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Old 10-09-2013, 11:49 PM   #4
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Location: New Brunswick, Canada
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Default Re: Essential Tools

I make sure to have what is needed to change a wheel in case of a flat tire. (even though I have Good Sam ERS)
I also carry some wire that could be used to secure a loose part, a vise grip pliers, multi-bit screwdriver including #1, #2 & #3 square bits.
A hatchet or small ax(e) is handy to make kindling if you like a campfire.
Two bikes on sliding cargo box: & 1997 GMC Savana 6.5L Turbo Diesel Custom Camper Van Specifications:
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Old 10-11-2013, 01:14 PM   #5
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Default Re: Essential Tools

Thanks again. This info will be invaluable. Markopolo, a couple months ago I got a fast flat on a city expressway, fortunately it was very close to an exit and parking lot. All went well and I even had a couple extra wrenches for pulling the lugnuts off. It was flat ground, but I forget to put on the handbrake! I've changed tires many times over the years, but it still pays to use a checklist! The van rolled off the jack early in the process and I was not hurt or anything, but the jack got bent! I was still able to use it and change the flat but it was a stupid mistake and now I need a new jack (haven't gotten that yet!)

I reckon check lists are probably useful for a number of RV related tasks!

I love the idea of dry camping in the middle of nowhere, but the reality is I'm probably going to want cell service, or wifi, or hookup and facilities. My guess is I'd be doing a combination of both dry camping and campgrounds.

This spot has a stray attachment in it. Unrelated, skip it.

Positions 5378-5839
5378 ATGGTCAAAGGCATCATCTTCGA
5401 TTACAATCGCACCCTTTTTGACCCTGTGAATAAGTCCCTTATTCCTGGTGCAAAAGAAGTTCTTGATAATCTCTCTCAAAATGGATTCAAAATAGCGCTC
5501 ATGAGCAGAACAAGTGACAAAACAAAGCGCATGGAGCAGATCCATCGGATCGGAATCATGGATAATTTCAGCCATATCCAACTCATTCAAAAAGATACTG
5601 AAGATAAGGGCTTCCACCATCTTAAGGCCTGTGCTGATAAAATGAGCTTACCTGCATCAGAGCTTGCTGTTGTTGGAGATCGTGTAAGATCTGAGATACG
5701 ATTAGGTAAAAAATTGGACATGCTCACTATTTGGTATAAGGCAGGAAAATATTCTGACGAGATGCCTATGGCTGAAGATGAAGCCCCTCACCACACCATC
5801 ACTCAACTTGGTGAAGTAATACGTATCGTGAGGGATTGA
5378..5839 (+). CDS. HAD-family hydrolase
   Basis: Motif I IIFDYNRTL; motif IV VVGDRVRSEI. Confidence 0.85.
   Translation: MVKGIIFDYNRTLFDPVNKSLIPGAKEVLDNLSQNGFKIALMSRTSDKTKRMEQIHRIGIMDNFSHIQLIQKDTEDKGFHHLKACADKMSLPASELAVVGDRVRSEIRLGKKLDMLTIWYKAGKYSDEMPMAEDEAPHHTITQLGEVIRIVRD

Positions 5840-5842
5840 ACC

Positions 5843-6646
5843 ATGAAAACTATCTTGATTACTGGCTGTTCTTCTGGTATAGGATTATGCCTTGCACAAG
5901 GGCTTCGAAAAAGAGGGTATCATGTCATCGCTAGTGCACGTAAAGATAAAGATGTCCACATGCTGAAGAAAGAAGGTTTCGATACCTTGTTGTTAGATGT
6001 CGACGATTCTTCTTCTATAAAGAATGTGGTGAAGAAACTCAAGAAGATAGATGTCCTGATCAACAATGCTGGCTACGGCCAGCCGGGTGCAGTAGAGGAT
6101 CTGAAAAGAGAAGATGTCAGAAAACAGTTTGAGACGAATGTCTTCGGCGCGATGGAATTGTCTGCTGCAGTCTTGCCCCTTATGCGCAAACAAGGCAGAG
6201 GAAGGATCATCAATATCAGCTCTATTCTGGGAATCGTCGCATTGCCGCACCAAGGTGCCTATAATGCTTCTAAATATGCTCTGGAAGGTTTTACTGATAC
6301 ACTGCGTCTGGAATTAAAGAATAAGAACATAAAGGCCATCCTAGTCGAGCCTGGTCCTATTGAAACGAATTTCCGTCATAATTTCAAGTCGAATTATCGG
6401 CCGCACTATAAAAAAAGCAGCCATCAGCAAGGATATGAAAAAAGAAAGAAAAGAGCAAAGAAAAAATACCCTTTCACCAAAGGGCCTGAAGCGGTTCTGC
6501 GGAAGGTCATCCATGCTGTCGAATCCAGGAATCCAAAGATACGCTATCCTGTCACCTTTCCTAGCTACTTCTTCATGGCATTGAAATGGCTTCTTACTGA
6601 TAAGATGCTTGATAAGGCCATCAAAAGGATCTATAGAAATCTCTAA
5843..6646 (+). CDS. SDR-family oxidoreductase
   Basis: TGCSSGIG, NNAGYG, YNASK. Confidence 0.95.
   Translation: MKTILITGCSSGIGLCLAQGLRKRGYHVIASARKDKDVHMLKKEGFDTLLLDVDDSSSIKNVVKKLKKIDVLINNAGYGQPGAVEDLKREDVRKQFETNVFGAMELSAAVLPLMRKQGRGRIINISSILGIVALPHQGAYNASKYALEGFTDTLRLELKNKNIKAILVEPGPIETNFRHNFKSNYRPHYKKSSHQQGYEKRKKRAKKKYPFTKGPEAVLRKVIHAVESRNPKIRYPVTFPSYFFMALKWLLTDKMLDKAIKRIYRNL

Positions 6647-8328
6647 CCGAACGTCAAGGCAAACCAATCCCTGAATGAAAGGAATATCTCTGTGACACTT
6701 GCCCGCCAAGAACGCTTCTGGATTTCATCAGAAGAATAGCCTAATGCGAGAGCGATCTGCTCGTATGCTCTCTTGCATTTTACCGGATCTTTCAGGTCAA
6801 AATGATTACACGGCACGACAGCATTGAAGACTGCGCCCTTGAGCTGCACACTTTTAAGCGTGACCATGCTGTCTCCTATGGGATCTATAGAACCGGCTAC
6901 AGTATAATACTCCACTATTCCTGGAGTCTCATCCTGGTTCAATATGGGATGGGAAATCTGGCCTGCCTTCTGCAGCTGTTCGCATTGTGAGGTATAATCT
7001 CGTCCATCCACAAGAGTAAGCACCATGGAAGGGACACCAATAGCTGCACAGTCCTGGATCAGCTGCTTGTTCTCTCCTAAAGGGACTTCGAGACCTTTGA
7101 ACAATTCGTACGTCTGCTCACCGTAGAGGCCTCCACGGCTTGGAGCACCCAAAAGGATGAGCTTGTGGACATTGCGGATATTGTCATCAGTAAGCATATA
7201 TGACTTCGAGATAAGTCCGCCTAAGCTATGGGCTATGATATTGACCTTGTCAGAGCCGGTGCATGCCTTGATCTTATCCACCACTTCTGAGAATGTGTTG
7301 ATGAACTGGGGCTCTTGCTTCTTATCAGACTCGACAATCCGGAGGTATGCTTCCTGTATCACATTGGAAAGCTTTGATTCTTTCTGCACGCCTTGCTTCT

A side question, with most campgrounds is it the same rates for a Class B and just myself as it is for a family of five in a Class A? Or can I expect to get charged less?
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Old 10-11-2013, 03:16 PM   #6
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Default Re: Essential Tools

Same rate as you occupy the same space. However, your occupancy can feel like luxury in spaces like pull through sites. Your other advantage is there are few sites in a campground you can't utilize such as tent sites and back in sites that won't accommodate lengths of much greater than 24 feet. There are a lot of National Forest campsites that won't take anything longer than 22-26 feet and often that means combined length eliminating some pulling small trailers or popups unless there is provisions for remote parking.

We camped in Natural Bridges National Monument in southern Utah last month. They have a coveted 13 site campground with a maximum limit of 26 feet. You saw no Class As and few Cs. Mostly Bs, vans, tents, truck campers, popups and one Winnebago View. We scored this site, the only site inside a turn around loop island. Still, you could only get a B in it despite being a vast campsite.